On Sunday during a video recording posted on the internet, Al Qaeda leader Ayman al-Zawahri, expressed support for the Syrian revolution. “Wounded Syria still bleeds day after day, while the butcher, son of the butcher Bashar bin Hafiz (Hafez al-Assad), is not deterred to stop,” Zawahri said. “Continue your revolt and anger, don’t accept anything else apart from independent, respectful governments,” he continued. More:
“Ayman al-Zawahri, Al-Qaeda Chief, Urges Muslims To Help Syrian Rebels” – The Huffington Post
On a political solution to the crisis
“How To Get Rid of Assad By Engaging Him” – The New Republic – Larry Diamond argues for a political, not a military, solution in Syria, maintaining that “the goal should be to induce the Assad regime to accept a negotiated exit and transition…or to fracture the regime over time and peel away its pillars of support.”
“We Can’t Stop the Bloodshed in Syria without Talking to Assad” – The Guardian – Nicholas Noe argues that the US should begin serious negotiations with the current Syrian government, noting that the country is headed on a path toward violent civil war and international military intervention is largely off the table. “No one in the US, in Europe, in Turkey or in the region is willing to engage in the kind of massive, pre-emptive intervention that might – might – preclude the aforementioned scenarios, especially since such a move would probably entail its own disastrous consequences. As a result, the responsible course forward – both morally and strategically – is to begin seriously exploring negotiations with the Assad regime. This means first dispensing with the idea that Assad has gone too far to bargain with.”
“Syria: What Can Be Done?” – The Guardian – “Five commentators discuss the merits of five ways in which the outside world could respond to Syria’s crisis.”
“Why Libya Isn’t a Model for Syria” – The New Republic – Barak Barfi argues against using Libya as the model for international intervention in Syria.
On a military solution to the crisis – including the establishment of a humanitarian corridor
“The Obama Administration’s Syrian Double Standard” – The Huffington Post – Amb. Marc Ginsbergm Former US Ambassador to Morocco, writes a scathing critique of the Obama Administration’s approach to responding to the crisis in Syria and puts forth a number of recommendations, including formally recognizing the Syrian National Council, supporting an international indictment of the current government at the International Criminal Court, and working with Turkey to declare a humanitarian zone.
“It’s Time to Arm the Syrian Opposition” – The New Republic – An op-ed by the Fletcher School’s Daniel Drezner.
“The Case for Organizing a Military Force From Muslim Countries to Intervene in Syria” – The New Republic – Soner Cagaptay argues that military intervention to “terminate the Assad regime is the only way to end the Middle East’s bloodiest humanitarian tragedy in decades”.
“Arab Revolutions: How to Set Syria Free” – The Economist – “Getting rid of Bashar Assad requires a united opposition, the creation of a safe haven and Western resolve.”
“Syria is Not Iraq. And It Is Not Always Wrong to Intervene” – The Guardian – Jonathan Freedland argues that the 2003 US invasion of Iraq “has tainted the idea of liberal interventionism,” however, the “people of Homs should not suffer because of that”.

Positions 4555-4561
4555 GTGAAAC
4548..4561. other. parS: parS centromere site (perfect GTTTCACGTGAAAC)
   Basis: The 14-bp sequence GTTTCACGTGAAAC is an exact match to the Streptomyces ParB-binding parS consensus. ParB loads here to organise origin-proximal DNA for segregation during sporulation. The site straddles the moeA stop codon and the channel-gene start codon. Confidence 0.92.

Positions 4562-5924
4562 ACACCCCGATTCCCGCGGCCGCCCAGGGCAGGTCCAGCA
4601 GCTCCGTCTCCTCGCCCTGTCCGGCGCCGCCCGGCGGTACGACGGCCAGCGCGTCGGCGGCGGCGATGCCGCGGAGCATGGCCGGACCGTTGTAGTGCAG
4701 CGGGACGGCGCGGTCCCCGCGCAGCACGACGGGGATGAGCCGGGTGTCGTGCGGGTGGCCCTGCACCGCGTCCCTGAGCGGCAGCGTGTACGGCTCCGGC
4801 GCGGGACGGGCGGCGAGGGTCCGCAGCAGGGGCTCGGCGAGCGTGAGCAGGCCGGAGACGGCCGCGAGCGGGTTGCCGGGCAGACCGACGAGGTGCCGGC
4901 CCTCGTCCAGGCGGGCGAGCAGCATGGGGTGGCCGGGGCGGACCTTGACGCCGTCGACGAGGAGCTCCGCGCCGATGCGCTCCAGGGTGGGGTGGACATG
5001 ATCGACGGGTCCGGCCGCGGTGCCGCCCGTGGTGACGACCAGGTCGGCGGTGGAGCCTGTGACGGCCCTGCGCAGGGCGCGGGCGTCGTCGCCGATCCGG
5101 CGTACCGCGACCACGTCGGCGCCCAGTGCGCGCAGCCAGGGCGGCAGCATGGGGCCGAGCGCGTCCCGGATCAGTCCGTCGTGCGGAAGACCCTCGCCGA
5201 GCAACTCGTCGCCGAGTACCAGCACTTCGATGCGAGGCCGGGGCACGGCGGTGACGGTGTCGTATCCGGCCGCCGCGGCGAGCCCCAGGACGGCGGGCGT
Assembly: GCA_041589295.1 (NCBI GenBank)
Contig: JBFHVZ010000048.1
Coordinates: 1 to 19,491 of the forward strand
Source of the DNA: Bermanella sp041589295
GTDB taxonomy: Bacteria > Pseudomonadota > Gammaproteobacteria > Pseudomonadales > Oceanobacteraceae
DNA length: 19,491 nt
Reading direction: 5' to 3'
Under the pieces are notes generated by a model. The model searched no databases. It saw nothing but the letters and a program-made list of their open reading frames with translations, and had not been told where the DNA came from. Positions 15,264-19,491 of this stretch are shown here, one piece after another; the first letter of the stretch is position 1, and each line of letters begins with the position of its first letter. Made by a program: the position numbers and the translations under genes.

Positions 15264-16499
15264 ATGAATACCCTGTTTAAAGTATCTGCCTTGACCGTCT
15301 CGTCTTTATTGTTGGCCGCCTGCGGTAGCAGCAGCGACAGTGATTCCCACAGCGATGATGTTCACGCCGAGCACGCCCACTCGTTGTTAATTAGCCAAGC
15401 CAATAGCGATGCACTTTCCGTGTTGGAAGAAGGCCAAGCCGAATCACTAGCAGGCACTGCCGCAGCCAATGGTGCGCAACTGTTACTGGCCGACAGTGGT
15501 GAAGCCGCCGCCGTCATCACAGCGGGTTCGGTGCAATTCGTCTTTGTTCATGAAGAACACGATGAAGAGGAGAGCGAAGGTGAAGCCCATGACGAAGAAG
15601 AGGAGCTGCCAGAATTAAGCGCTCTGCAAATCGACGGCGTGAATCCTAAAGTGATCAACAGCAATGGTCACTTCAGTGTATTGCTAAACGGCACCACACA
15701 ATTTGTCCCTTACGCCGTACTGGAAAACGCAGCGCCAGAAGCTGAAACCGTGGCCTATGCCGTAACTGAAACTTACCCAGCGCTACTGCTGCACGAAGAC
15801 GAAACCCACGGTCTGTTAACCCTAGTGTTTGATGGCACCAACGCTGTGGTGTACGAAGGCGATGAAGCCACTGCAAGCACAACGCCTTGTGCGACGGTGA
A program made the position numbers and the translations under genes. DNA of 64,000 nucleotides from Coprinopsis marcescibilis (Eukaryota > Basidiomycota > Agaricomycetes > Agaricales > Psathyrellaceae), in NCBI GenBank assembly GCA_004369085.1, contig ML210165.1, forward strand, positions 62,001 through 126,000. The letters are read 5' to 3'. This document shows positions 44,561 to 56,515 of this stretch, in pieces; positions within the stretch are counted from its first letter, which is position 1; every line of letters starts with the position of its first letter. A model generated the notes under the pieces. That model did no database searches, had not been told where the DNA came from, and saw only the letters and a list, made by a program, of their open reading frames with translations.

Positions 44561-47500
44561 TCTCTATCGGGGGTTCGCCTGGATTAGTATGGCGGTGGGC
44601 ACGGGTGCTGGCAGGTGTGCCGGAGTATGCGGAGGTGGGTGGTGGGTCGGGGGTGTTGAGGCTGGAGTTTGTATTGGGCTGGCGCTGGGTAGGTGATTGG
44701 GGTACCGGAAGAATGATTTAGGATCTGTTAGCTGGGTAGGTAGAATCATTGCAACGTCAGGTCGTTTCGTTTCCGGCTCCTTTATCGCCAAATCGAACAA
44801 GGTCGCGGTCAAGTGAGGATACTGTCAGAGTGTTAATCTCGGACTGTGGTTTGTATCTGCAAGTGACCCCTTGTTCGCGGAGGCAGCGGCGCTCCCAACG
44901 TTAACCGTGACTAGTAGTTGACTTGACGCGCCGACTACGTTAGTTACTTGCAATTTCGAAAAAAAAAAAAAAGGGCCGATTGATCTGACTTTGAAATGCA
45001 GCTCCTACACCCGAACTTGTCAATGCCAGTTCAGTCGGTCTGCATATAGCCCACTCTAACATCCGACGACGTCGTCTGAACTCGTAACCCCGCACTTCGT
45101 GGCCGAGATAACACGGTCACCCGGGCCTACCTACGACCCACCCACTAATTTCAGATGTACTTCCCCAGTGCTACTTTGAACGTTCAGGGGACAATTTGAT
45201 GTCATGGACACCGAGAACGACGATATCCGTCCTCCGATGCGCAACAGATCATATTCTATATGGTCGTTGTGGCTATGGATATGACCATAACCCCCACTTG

“Can We Help Syria without Making Things Worse?” – Brookings – Daniel L. Byman argues for arming and training the Syrian opposition whilst also developing a plan for the country’s presumed post-Assad political future.
“Slaughter: Turkey Must Act on Syria” – CNN – Anne-Marie Slaughter argues for Turkish military intervention in Syria.
“Break the Stalemate! A Blueprint For a Military Intervention in Syria” – The New Republic – Michael Weiss offers up a plan for intervention in Syria, asserting that “the worst fears of what might happen following an intervention have already come to pass and only threaten to grow worse with continued inaction”.
Criticisms of proposed military solutions
“Save Us from the Liberal Hawks: Syria’s a tragedy. But it’s not our problem.” – Foreign Policy – David Rieff’s comprehensive argument against military intervention in Syria.
“The ‘Arm the FSA’ Bandwagon” – Foreign Policy – Marc Lynch criticizes the growing number of calls for arming the Free Syrian Army.
“What Does Intervention in Syria Look Like?” – Council on Foreign Relations – Ed Husain critiques calls for military intervention in Syria, noting that the US would be required to heavily support any such intervention (indeed the US provided some 75 percent of the reconnaissance data, intelligence, and refueling planes used for NATO operations in Libya) – and according to Husain, the US “is not up to the job”.
“The Order of Battle Problem” – Abu Muqawama – (Blog) A biting critique of Daniel Drezner’s charge that the international community must arm the Syrian opposition to help ‘level the playing field’. Worth reading.
On the violence
“Why You Shouldn’t Question What You Know is True” – UK Foreign & Commonwealth Office – Former British Ambassador to Syria, Simon Collis, argues that the nature and extent of the violence and crimes in Syria cannot be ignored or disputed and that it is “time for the world to speak with one voice to condemn the violations of the Assad regime and support the Arab League’s efforts to bring a peaceful, Syrian-led solution” to the crisis.